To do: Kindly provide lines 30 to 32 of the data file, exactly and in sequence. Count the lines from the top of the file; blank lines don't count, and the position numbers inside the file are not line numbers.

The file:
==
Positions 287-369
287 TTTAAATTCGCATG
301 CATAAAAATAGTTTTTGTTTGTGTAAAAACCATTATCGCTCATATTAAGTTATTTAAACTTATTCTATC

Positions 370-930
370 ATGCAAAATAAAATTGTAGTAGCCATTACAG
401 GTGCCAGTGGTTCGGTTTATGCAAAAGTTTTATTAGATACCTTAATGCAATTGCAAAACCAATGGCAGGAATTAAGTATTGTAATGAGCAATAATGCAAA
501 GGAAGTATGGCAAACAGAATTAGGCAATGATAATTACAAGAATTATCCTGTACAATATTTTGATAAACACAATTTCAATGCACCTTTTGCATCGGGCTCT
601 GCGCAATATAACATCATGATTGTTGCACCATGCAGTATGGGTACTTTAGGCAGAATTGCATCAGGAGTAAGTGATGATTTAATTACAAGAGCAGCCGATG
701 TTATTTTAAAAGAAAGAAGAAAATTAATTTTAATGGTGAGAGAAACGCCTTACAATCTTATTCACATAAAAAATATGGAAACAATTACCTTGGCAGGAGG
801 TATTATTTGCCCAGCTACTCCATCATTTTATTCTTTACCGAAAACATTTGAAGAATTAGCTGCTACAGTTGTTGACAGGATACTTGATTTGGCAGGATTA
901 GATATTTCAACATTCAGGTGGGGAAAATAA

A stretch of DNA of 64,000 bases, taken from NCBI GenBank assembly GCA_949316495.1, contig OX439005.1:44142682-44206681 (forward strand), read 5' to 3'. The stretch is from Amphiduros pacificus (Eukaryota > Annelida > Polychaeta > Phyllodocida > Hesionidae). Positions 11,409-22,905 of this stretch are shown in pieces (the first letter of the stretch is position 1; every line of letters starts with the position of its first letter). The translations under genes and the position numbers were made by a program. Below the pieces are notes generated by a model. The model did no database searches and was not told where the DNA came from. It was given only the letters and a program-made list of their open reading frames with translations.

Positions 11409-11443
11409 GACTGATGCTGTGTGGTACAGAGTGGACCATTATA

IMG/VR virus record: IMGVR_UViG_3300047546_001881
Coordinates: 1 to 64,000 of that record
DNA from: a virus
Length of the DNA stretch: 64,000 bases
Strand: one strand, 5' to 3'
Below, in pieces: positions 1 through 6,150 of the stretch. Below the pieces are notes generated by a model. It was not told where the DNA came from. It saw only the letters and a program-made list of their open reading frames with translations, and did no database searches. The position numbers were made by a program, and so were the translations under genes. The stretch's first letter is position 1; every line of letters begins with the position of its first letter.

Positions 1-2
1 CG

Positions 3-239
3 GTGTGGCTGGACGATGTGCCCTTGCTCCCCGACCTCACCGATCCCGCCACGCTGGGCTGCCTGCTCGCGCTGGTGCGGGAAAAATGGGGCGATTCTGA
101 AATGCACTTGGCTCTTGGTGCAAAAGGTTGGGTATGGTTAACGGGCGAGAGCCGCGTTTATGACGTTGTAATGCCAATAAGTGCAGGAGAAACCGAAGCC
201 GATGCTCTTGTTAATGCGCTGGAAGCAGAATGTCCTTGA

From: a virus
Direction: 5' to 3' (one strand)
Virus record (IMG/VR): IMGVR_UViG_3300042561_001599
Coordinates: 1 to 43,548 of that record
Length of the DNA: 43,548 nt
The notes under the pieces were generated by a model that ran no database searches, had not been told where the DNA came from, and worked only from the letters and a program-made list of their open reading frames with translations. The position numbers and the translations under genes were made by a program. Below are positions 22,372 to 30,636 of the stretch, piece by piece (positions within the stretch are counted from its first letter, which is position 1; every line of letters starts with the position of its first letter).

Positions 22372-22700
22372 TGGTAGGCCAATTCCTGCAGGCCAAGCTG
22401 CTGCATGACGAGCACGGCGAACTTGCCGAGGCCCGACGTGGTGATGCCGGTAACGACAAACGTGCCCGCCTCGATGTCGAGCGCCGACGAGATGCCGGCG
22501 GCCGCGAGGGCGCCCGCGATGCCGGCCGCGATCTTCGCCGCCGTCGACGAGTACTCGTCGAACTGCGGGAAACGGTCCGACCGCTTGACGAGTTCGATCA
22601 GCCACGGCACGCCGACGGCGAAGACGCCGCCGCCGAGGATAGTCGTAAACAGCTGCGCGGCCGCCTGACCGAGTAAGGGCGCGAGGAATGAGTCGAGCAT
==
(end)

Coordinates: 1 to 43,548 of that record
Length of the DNA: 43,548 nt
The notes under the pieces were generated by a model that ran no database searches, had not been told where the DNA came from, and worked only from the letters and a program-made list of their open reading frames with translations. The position numbers and the translations under genes were made by a program. Below are positions 22,372 to 30,636 of the stretch, piece by piece (positions within the stretch are counted from its first letter, which is position 1; every line of letters starts with the position of its first letter).